Cowell-Like or Christ-Like?


As believers, one element should permeate our speech: love. Paul said we should be concerned with "speaking the truth in love."

If you're like millions of television viewers, you've seen Simon Cowell, the infamous acid-tongued judge on American Idol. The contestants audition for the show, and America chooses who will win the coveted title. But, it seems that the audience waits in anticipation mostly for Cowell's comments. Sometimes, the contestants leave the stage humiliated and in tears; others leave enraged or embarrassed.

I've discovered that the childhood rhyme, "Sticks and stones can break my bones, but words can never hurt me" just isn't true. Words can hurt! You can see the pain in the faces of the contestants on American Idol as their performances are criticized. The same holds true in our lives -- you can see it in the faces of your family and friends when the wrong words come out of your mouth.

On one hand, words can be one of the most powerful sources of encouragement, instruction, and praise. On the other hand, they can cause a flood of destruction that leaves people devastated in their wake. Solomon was right when he said, "Death and life are in the power of the tongue, and those who love it will eat its fruit" (Proverbs 18:21). So what kind of fruit does your mouth produce?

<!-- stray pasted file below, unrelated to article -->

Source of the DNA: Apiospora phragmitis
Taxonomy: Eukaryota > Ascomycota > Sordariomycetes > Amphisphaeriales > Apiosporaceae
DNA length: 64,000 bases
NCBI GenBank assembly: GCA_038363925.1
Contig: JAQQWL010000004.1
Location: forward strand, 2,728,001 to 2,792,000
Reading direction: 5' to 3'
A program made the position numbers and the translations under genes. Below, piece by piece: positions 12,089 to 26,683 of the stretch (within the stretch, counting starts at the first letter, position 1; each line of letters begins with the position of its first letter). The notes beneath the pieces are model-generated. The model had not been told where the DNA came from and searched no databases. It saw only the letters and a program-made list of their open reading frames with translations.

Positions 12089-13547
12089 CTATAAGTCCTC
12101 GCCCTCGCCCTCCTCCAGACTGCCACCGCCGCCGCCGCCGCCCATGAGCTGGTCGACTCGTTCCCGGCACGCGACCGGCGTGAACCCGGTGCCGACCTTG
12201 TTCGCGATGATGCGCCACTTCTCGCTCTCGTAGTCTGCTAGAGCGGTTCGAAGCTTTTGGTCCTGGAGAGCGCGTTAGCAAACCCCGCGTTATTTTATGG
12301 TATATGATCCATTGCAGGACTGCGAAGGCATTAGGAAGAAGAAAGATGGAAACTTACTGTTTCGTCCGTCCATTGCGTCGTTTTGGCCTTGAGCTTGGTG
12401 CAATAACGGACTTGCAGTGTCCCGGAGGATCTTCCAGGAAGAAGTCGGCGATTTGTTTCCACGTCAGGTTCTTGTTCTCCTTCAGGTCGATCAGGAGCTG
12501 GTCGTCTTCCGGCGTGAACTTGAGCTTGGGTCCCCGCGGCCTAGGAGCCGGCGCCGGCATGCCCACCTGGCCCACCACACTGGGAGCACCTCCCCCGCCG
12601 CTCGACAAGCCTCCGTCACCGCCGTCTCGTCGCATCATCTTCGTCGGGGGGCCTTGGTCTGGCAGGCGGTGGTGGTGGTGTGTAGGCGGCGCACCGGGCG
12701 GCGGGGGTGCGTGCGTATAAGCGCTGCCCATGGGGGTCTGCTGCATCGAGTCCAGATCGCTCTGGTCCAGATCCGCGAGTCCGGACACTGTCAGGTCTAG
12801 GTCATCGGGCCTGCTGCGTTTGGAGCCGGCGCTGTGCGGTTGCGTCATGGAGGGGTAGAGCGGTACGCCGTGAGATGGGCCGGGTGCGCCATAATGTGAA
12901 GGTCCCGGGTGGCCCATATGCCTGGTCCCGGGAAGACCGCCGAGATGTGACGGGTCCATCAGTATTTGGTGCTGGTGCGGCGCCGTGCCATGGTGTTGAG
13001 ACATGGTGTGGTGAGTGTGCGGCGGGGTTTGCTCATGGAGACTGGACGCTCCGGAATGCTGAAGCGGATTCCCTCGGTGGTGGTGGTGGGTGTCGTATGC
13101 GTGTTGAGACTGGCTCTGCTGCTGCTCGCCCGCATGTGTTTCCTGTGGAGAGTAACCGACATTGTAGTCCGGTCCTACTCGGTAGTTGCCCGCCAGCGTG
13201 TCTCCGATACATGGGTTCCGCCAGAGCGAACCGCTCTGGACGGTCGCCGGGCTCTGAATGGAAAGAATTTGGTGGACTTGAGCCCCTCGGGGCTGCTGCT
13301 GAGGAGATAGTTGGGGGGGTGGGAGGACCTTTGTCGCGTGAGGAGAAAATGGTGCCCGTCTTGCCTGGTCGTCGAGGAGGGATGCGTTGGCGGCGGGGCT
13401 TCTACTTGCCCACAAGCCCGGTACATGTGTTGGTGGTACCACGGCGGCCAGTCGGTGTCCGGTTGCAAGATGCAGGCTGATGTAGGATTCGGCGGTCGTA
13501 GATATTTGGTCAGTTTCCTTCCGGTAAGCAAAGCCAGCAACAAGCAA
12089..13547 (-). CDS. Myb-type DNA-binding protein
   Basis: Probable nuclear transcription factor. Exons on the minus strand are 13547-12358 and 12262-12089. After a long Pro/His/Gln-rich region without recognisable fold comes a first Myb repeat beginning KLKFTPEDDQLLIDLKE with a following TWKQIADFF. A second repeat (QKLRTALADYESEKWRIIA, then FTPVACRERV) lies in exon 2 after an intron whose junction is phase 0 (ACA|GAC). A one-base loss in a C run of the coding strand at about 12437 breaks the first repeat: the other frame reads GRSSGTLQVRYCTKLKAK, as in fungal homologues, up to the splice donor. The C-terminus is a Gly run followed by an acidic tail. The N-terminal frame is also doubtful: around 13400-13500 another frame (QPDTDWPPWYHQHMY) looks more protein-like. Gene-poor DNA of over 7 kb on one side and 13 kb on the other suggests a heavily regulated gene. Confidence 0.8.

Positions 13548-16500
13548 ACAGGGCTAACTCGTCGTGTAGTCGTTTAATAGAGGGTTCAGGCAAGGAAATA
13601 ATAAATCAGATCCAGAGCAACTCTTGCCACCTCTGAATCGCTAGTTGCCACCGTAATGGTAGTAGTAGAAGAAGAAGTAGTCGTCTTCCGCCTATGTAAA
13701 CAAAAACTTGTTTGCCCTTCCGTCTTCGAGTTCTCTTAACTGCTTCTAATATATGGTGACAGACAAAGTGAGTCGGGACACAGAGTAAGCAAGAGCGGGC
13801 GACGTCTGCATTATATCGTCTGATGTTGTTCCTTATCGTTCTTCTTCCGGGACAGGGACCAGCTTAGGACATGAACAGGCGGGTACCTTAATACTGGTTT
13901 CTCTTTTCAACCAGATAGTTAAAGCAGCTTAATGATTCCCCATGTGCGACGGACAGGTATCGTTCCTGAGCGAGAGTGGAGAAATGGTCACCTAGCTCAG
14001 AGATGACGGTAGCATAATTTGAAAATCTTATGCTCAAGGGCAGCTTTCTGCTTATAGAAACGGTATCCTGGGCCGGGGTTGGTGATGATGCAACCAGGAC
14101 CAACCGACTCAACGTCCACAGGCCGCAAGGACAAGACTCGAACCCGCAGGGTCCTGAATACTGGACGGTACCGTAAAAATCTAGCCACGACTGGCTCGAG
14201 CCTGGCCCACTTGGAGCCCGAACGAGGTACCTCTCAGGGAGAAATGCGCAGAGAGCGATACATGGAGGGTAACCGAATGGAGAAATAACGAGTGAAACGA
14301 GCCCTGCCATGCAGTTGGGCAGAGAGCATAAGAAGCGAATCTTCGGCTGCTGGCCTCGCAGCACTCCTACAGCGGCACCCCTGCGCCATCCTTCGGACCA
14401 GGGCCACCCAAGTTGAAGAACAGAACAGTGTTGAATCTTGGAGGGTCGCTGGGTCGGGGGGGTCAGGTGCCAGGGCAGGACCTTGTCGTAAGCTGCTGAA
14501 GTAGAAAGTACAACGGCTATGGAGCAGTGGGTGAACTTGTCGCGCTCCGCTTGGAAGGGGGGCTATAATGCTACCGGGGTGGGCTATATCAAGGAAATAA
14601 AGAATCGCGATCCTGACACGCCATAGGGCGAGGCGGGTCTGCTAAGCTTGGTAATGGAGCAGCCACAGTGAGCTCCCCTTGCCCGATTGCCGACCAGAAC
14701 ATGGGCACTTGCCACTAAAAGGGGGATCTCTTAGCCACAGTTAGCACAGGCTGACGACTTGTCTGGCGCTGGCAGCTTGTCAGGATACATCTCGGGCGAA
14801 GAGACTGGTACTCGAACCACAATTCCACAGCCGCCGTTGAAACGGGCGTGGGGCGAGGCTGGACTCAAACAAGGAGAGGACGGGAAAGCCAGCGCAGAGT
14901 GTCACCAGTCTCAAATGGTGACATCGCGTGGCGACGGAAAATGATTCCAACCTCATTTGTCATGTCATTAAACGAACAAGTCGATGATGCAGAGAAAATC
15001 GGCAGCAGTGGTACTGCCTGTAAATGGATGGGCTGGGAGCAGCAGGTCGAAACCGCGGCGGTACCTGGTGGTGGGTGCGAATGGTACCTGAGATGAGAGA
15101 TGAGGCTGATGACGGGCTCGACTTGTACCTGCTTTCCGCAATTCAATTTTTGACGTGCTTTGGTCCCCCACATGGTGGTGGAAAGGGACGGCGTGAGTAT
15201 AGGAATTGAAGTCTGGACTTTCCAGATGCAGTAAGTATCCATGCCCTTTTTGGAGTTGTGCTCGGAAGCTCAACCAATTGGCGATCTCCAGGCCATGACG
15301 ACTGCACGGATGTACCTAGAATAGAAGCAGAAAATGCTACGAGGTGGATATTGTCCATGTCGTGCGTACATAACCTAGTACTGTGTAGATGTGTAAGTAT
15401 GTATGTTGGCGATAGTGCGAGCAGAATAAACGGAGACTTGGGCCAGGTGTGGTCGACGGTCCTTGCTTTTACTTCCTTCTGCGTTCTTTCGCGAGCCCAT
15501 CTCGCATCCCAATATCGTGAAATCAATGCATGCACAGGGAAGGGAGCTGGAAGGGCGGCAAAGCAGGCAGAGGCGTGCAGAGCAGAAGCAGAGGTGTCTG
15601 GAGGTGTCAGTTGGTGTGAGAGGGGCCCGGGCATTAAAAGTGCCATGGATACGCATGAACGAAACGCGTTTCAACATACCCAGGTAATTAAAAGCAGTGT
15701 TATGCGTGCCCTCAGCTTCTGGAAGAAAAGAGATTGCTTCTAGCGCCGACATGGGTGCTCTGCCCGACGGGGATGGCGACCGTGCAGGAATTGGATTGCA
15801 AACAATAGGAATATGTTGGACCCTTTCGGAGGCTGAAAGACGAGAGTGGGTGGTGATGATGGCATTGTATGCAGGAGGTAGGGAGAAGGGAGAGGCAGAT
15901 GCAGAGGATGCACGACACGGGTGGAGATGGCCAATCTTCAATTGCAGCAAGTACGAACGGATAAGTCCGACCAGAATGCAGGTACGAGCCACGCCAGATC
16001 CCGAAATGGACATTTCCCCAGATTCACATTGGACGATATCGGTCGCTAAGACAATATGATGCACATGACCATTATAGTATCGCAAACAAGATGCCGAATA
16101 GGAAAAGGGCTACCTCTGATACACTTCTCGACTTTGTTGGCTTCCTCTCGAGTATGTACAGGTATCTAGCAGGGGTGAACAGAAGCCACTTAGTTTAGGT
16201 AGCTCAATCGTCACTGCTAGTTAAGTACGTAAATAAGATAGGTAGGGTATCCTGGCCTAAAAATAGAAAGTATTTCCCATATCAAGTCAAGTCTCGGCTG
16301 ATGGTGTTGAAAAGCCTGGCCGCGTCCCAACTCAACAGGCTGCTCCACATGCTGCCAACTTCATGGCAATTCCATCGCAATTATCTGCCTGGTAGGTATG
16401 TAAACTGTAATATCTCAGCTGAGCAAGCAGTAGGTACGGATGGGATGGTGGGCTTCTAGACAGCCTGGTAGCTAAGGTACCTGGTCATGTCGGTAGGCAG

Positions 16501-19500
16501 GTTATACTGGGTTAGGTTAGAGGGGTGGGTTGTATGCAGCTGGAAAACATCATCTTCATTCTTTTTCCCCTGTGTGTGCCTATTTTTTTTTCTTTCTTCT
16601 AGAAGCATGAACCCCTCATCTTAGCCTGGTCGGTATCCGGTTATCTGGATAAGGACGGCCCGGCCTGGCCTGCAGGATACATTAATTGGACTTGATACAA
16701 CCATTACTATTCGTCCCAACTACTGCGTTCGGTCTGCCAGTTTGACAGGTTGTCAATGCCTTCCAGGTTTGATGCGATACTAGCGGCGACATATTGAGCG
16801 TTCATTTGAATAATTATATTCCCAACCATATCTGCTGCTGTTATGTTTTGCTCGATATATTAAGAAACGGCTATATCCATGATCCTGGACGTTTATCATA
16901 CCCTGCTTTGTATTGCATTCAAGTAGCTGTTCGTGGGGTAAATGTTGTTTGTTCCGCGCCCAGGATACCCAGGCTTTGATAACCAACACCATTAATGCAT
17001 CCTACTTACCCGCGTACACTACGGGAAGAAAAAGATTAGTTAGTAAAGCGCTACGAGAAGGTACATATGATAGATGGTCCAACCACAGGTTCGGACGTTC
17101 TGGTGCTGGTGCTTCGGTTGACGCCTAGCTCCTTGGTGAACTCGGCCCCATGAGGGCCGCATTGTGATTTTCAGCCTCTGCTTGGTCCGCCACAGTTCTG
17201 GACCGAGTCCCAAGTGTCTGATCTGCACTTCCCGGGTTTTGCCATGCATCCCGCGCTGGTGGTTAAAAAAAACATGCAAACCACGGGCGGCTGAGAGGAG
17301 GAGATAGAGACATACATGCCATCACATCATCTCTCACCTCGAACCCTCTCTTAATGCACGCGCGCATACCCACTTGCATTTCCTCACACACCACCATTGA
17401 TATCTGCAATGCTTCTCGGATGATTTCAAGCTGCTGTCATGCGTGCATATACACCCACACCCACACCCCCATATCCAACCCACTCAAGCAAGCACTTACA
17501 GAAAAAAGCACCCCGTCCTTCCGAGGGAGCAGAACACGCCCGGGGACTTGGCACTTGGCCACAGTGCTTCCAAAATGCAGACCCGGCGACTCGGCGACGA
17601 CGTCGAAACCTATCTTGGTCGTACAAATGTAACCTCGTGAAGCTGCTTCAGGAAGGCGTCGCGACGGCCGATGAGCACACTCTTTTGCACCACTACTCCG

On average, a person opens his or her mouth to speak approximately 700 times per day. That's enough words to fill a fifty-page book. Think about this ... the words you utter over the course of a lifetime could fill up three volumes of books! Your words can either bless and encourage a person or tear them down. Jesus said, "For by your words you will be justified, and by your words you will be condemned" (Matthew 12:37). Constructive, loving speech is essential in order for relationships to flourish. Here are some things to consider: words sung in a lullaby will put a baby to sleep; gentle words can calm a crying child; eloquent words can frame a nation's morality; encouraging words can fan the genius of a Rembrandt. As believers, one element should permeate our speech: love. Paul said we should be concerned with "speaking the truth in love" (Ephesians 4:15).

If someone were to tune into your life like a TV show, what would they hear? Do your words carry the harsh criticism of a Simon Cowell or do they have the tender healing power of Jesus Christ? Today, examine your heart and your lips and ask God to help you "to speak evil of no one, to be peaceable, gentle, showing all humility to all men." (Titus 3:2).

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